My confession is this: I have bipolar.
Two and a half years ago, at the age of 29, I was hospitalised while in the throes of what is known as a manic episode. It was my first, and will hopefully be my last. For those of you who are not familiar with the term, it is when someone suffering with bipolar disorder experiences a manic ‘high’, so to speak. I was never one of those teenagers who experimented with mind-altering substances, so I can make no comparison, but it is essentially a malfunctioning of the human mind.
Make no mistake, you are often unlikely to succeed in convincing someone who is behaving manically that they require medical attention. How can something that feels so incredible be bad for you? The sense of optimism and euphoria is overwhelming. The world suddenly reveals itself as a magnificent, kaleidoscopic tapestry, each thread undeniably connected to every other. Patterns and significances begin to emerge in places where before there was no meaning. If you were not deeply spiritual before, the universe now feels as if it is speaking to you directly. In fact, it is not uncommon for those experiencing a manic episode to show symptoms of a messianic complex. I myself began to believe that, on some level, I had mystical powers, that I was untouchable. I would happily wander the streets at night, invite strangers into my home, feeling no threat to my person. During this process, your creative mind is unleashed. You feel plugged in. There is that same sense of abandon that one had as a child and has missed ever since. It is liberating to say the least. But ultimately, you are like Icarus flying towards the sun on precarious wings of wax and feathers. It cannot last forever.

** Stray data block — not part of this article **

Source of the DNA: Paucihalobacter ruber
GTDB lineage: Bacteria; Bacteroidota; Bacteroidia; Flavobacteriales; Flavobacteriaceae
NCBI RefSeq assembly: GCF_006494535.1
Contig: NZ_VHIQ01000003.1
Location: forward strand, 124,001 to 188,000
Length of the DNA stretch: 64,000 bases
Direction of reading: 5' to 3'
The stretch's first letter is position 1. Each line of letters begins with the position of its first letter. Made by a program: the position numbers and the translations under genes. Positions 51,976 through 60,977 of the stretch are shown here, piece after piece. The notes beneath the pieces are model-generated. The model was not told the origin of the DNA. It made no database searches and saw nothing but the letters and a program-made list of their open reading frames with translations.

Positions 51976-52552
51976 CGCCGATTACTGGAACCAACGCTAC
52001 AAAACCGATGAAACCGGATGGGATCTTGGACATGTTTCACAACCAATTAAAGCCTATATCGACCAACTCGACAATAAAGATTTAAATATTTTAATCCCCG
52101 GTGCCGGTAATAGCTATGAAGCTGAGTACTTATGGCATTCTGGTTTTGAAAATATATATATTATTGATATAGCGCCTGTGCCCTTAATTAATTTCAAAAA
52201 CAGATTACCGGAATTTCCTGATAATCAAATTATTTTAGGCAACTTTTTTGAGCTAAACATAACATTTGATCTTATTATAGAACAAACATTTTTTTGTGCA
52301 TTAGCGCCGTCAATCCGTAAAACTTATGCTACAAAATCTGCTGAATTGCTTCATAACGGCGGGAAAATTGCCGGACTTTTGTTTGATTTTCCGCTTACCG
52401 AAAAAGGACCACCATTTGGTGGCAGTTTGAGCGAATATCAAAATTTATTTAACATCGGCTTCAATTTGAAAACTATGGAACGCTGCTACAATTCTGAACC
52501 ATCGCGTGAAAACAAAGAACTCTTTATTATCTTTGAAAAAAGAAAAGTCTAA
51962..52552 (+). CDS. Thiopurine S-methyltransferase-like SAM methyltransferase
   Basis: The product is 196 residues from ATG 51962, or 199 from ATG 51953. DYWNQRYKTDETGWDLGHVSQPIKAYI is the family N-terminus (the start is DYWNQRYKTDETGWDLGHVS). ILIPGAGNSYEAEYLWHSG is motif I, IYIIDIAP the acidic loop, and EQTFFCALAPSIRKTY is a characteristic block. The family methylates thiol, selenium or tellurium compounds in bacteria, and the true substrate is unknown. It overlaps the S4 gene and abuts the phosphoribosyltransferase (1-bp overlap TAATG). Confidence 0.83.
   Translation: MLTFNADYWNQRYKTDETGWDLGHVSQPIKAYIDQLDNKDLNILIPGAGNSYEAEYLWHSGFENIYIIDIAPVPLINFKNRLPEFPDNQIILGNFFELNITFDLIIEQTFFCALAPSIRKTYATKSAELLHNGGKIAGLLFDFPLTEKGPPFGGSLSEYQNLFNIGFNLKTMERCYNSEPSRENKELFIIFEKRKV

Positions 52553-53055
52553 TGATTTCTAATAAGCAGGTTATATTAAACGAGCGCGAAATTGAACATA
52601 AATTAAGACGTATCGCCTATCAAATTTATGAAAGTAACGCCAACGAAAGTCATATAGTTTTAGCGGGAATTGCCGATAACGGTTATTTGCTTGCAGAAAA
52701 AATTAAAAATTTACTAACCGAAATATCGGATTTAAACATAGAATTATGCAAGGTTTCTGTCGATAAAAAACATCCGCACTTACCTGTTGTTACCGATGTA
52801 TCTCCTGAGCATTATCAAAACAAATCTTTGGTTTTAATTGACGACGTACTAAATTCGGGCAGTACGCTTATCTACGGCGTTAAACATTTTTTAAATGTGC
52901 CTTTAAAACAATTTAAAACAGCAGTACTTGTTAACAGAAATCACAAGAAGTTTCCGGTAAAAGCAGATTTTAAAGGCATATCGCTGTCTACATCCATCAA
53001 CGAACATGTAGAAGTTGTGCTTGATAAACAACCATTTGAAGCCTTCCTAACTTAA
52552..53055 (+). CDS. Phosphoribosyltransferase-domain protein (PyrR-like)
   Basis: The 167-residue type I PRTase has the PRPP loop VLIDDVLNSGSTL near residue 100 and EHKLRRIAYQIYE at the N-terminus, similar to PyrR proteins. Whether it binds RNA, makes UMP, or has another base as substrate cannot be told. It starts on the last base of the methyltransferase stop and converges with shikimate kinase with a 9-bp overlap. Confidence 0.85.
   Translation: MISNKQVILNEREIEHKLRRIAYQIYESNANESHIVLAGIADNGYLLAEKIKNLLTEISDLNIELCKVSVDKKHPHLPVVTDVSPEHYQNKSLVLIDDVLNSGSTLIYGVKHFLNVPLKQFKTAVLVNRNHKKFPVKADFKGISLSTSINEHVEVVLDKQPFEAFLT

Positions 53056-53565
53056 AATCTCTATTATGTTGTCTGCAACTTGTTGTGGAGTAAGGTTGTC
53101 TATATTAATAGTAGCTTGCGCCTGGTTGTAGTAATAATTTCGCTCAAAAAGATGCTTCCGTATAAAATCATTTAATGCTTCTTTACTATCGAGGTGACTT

Your body has been surviving too long on little sustenance and a few hours of sleep a night. You are simply too human. Eventually you come tumbling down to earth and hit solid ground. It takes you back to its bosom and you enter the darker phase of your depression. Here you lie, and listen to the sounds of others outside living their lives, and you weep. And you weep. And then you weep some more. You long for your euphoria. You long to feel connected to your fellow human. You long to feel connected to a higher power. But there is only a void. Friends and family may try to enter the void, to pull you out of your despair, but it is a fleeting comfort. You take your medication daily because the good doctor tells you it will help. You wonder why it does not feel like it is helping. After time, you emerge.